the story: The Doctor creates a family for himself on the holodeck.
what it's all about: "Darkling" and "Real Life" are two completely different episodes, but for a number of reasons. "Darkling" is a story about the Doctor tinkering with his own programming. "Real Life" is the Doctor tinkering with a personal life. In both episodes, things go awry (because that's what happens in these sorts of things). In "Darkling," it's episodic logic. In "Real Life," there's the sense that the events really matter to the Doctor, that he actually learns something, and that's the key difference, why one is weightier than the other.
The family he creates on the holodeck starts out ridiculously perfect. It's the '50s sitcom perfect family. The mistake he makes is inviting B'Elanna to dinner. A character who knows all about a broken home life (the later "Lineage," which certainly makes it interesting that the Doctor's holographic son hangs out with "wrong crowd" Klingons, which aside from the lack of comment in the episode about what this would mean to B'Elanna, is one of the nicer continuity touches in the whole franchise), she suggests changes that make the family grittier, to such an overwhelming extent that the Doctor no longer recognizes it.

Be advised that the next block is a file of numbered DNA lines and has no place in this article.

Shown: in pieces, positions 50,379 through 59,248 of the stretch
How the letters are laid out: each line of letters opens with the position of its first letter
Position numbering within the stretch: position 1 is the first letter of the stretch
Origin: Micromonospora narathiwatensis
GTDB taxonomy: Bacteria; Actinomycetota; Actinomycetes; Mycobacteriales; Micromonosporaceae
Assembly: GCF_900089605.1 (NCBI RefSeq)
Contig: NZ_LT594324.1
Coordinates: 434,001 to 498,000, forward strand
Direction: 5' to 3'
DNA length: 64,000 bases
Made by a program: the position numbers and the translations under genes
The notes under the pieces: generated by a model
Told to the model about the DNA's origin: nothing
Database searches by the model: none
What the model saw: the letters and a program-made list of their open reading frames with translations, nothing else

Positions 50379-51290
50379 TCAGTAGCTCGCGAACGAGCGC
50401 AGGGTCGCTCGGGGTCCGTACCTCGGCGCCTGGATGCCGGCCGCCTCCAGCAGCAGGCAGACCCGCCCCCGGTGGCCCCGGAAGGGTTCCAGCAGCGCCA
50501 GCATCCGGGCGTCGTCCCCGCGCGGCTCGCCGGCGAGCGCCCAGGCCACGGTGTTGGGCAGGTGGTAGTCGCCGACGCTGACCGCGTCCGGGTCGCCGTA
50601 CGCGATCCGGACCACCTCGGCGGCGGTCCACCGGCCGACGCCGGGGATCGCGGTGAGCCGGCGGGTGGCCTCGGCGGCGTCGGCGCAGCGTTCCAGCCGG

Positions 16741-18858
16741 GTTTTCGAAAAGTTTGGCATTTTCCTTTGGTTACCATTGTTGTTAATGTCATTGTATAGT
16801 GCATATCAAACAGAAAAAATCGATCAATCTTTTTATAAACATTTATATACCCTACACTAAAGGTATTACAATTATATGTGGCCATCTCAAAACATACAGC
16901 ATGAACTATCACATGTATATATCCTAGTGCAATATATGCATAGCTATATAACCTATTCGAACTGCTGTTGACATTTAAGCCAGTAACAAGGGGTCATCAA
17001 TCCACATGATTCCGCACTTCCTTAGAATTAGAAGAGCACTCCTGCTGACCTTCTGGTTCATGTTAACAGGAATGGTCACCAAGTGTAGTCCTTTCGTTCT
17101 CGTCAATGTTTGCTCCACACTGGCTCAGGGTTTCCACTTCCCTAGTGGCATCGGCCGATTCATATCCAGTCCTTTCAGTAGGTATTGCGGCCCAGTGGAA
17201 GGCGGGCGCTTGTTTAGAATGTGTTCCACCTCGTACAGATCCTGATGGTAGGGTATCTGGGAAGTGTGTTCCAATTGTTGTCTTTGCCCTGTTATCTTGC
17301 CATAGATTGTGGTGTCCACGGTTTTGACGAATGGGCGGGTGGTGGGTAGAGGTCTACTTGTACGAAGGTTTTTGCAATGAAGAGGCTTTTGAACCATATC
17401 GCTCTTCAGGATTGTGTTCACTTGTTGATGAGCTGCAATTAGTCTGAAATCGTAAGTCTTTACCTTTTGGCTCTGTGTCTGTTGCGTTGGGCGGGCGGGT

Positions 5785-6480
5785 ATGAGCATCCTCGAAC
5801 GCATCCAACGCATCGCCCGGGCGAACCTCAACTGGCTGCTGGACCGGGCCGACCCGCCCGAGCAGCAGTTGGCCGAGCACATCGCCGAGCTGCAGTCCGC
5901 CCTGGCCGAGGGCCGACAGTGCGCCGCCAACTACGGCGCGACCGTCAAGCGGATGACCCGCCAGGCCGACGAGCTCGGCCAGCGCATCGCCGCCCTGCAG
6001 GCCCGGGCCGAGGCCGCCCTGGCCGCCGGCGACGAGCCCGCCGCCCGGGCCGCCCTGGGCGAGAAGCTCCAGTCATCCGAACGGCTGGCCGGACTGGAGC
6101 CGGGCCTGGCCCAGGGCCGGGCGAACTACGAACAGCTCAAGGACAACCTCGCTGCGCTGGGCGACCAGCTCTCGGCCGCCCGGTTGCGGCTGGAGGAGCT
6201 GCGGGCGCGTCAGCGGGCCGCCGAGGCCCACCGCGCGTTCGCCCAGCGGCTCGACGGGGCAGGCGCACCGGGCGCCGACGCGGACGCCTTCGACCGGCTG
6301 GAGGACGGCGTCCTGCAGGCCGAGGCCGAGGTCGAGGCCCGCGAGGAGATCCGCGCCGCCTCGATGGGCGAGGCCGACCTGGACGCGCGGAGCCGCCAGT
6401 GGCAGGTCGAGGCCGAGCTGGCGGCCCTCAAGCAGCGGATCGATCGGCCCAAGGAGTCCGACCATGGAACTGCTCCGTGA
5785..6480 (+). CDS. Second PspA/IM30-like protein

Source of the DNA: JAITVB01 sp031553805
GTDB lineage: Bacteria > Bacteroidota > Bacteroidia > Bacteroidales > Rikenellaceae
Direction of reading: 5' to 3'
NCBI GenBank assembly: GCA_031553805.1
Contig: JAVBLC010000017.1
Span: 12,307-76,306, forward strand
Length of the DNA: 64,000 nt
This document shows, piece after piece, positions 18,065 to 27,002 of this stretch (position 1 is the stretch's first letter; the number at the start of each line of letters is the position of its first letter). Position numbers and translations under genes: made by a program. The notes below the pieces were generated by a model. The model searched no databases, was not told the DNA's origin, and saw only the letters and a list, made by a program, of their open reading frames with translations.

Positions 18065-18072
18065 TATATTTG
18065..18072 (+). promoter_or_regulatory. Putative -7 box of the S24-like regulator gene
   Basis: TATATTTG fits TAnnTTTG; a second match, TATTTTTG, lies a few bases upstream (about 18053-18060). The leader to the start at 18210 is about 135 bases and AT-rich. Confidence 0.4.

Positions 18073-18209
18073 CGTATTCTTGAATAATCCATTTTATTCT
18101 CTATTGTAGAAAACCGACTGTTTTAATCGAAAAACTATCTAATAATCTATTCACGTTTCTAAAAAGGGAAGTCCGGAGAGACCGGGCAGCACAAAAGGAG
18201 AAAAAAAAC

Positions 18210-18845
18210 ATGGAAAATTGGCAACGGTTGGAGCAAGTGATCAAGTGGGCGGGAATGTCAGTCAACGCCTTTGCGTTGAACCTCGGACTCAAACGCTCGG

The rest of the episode is the Doctor trying to come to grips with how complicated his simulated life has become. It's interesting, because this is a character who has always been shielded from anything like this, and not just because he was created for a specific purpose, but because he continued to keep himself relatively isolated, even after obtaining the mobile emitter earlier in the season. Fans hate to admit it, but he becomes a version of Next Generation's Data who doesn't just get immediate acceptance from everyone else (at least in Picard's crew). The Doctor famously has a caustic personality that keeps others at a distance. B'Elanna effectively forces him to face what he's long denied himself.
That we never see this family again, and can therefore assumed he quit the program, does nothing to diminish the impact of the episode. It's the first step in a long journey for the Doctor, one that includes plenty of other bumps, which again is something Data never really had to experience. It's a soft push in the direction that led to the masterpiece "Latent Image," and to a slightly lesser extent, "Author, Author."
- franchise - Deepens the echo of Mr. Data.
series- Its somewhat disconnected nature makes the episode seem unrelated to later developments.
- character - The Doctor gets his first massive dose of reality.
- essential - If disconnected, it's also his first step into still deeper and more profound echoes.